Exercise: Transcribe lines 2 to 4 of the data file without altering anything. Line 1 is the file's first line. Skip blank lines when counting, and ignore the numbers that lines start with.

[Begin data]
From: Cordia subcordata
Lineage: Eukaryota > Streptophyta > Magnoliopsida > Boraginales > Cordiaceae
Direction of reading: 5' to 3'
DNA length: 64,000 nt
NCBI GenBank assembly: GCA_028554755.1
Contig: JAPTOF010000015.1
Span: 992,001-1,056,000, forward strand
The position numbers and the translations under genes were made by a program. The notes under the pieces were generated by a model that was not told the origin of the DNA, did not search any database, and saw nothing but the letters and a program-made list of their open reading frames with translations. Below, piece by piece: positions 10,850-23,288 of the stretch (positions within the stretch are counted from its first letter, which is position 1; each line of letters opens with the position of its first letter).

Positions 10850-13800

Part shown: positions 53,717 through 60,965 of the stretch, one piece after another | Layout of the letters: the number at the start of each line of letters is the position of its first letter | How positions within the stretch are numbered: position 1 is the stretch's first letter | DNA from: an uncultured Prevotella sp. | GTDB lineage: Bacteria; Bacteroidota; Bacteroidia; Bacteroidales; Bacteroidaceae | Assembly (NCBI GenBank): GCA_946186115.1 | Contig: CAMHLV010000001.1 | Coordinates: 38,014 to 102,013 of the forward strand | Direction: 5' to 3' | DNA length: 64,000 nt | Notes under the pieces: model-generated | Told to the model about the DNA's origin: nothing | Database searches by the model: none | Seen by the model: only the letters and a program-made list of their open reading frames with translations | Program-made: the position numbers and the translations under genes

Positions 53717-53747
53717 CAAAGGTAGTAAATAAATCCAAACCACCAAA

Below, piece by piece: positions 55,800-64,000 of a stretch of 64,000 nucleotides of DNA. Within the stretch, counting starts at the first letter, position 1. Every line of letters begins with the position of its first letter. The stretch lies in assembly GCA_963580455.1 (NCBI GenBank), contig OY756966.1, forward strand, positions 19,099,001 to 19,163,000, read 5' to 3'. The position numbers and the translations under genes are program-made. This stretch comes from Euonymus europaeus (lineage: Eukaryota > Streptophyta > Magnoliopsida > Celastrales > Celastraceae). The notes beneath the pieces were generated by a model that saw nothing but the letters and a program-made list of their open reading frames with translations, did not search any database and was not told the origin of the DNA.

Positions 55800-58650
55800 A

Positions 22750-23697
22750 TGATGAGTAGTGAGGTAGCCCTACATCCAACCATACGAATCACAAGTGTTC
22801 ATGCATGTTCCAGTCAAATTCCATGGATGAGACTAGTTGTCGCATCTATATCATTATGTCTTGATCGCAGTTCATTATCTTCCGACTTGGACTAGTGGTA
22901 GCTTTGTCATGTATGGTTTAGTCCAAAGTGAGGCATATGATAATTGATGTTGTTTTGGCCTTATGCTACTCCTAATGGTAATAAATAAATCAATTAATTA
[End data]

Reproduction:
Lineage: Eukaryota > Streptophyta > Magnoliopsida > Boraginales > Cordiaceae
Direction of reading: 5' to 3'
DNA length: 64,000 nt